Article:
Double Bummer was and is an awesome record. I no longer have that vinyl copy – my massive record collection fell victim to my poverty along the way – but I do still enjoy Bongwater. I discovered Roky Erickson via Bongwater’s cover of “You Don’t Love Me Yet”, a song which still has the power to make me dewy-eyed. I somehow identified with Ann Magnuson’s Bongwater persona – the self-centered, neurotic urban socialite with a seedy past, lousy with drug abuse and unbridled sluttery that perhaps wasn’t really in the past, being myself a self-centered, neurotic rural antisocialite whose lousy drug abuse definitely wasn’t a past endeavor and who had little hope of ever attaining to anything like sluttery. I took it as somehow a vindication that she hailed from some godforsaken holler in West Virginia. I got all Bongwater’s albums as they were released and found much to love on every one.
The last track on The Power Of Pussy, “Folk Song”, has the refrain “Joseph Campbell gave me hope and now I have been saved”. There’s a mention in there of The Power Of Myth, which obviously inspired the album’s title. I didn’t know who Campbell was, but I understood that he meant something to An Magnuson and I was vaguely curious about him.
Years went by and my relationship with Bongwater continued, as my relationship with bongwater became more and more intense. My life spiraled out of control. Things went from not so great to really fuckin’ shitty. Early in ’97, I read an article about how easy it was to abuse the medical marijuana program in California. Anyone who had any one of a huge list of ailments, including unipolar depression, could obtain legal marijuana.
I had been diagnosed with unipolar depression. A cartoon lightbulb appeared over my head. If I went to California, I would be able to get on the medical marijuana program and stay high on high quality, legal weed. I knew a few people who were living in the Bay Area, all of whom would let me crash with them for a while, all of whom would know all about the medical marijuana program and all of whom would certainly be able to set me up with connections for all the other drugs that I was on which were not yet approved for medical use in California, but which would surely be better quality there. I somehow managed to convince my girlfriend, who was insane, that we should quit our jobs, load up the rolling total that I was driving and head out west.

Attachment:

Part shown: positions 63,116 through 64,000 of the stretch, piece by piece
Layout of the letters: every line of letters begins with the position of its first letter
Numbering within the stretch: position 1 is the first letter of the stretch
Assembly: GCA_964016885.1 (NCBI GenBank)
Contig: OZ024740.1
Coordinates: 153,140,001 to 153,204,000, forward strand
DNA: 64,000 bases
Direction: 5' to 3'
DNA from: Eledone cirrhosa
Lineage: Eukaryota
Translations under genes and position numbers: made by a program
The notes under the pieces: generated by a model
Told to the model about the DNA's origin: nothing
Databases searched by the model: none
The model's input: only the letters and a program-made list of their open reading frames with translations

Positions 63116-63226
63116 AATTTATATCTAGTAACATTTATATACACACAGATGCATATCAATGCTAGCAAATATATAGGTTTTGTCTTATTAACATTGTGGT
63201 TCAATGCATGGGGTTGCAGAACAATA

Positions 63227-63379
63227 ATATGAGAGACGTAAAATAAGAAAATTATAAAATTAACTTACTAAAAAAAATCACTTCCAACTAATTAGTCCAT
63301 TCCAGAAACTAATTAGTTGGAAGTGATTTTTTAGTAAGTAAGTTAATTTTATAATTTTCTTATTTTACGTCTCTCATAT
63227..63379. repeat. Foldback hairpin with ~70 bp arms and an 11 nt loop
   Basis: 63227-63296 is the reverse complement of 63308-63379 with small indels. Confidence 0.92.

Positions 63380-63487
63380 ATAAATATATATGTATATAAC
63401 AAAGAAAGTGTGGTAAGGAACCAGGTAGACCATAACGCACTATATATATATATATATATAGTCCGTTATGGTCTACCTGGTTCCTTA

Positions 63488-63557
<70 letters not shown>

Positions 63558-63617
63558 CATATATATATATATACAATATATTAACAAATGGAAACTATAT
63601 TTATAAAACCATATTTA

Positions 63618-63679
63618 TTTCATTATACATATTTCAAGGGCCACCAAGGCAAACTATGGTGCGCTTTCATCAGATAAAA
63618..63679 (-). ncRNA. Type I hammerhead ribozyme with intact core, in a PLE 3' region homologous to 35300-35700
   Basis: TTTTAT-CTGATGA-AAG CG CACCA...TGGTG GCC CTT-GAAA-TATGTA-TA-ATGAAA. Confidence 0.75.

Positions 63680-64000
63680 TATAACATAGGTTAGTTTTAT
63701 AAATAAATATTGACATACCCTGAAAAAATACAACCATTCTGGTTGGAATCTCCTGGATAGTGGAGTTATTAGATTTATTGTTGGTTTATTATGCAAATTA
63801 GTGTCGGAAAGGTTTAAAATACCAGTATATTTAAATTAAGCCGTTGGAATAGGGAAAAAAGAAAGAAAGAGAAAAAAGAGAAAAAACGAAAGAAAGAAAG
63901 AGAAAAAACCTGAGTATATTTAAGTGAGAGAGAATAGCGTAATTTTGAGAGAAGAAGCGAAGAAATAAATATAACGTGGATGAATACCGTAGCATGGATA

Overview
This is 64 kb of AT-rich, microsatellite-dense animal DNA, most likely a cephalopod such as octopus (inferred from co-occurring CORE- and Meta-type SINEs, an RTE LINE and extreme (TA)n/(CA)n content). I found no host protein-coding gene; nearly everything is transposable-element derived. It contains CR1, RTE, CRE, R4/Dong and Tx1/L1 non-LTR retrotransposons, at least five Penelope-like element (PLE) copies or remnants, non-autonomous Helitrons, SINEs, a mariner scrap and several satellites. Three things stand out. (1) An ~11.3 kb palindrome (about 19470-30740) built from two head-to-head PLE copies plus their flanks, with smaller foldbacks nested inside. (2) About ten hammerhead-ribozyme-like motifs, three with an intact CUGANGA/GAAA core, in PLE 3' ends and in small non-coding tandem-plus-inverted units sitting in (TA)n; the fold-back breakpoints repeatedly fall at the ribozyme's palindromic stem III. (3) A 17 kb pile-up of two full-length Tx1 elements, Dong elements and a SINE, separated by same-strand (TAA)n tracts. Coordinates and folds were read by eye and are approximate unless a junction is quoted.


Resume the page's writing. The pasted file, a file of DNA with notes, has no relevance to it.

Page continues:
She wanted to visit her mom in Maryland before we rode off into the sunset, so we spent a week in Cumberland, fucking, fighting and eating her mom’s food. I smoked a lot of pot out behind the goat barn. Maybe she smoked some pot too. I don’t remember. At some point, we were looking through her mom’s video cassettes and found The Power Of Myth, which her mom had recorded from PBS. We watched it, thought it was cool, fucked on the floor and smoked some pot.
The trip to California was a bad idea. ‘Nuff said.
February, ’98, I was back in Virginia, homeless, put off, put down, strung out and stoned. The girlfriend had split, gone to live with her mom. Some guys had broken one of my fingers – left forefinger and actually they dislocated a joint. I’d been trying to kick the booze &c. for a few months but couldn’t endure the withdrawals. I managed to get myself a bed in a state-funded twenty-eight-day rehab where it was suggested that I adopt a spiritual way of life. I was open to the idea, having been thoroughly beaten into submission by chemicals, but had no idea where to start. There were more pressing issues: finding a place to live, food to eat and a job. The album collection got sold during that time.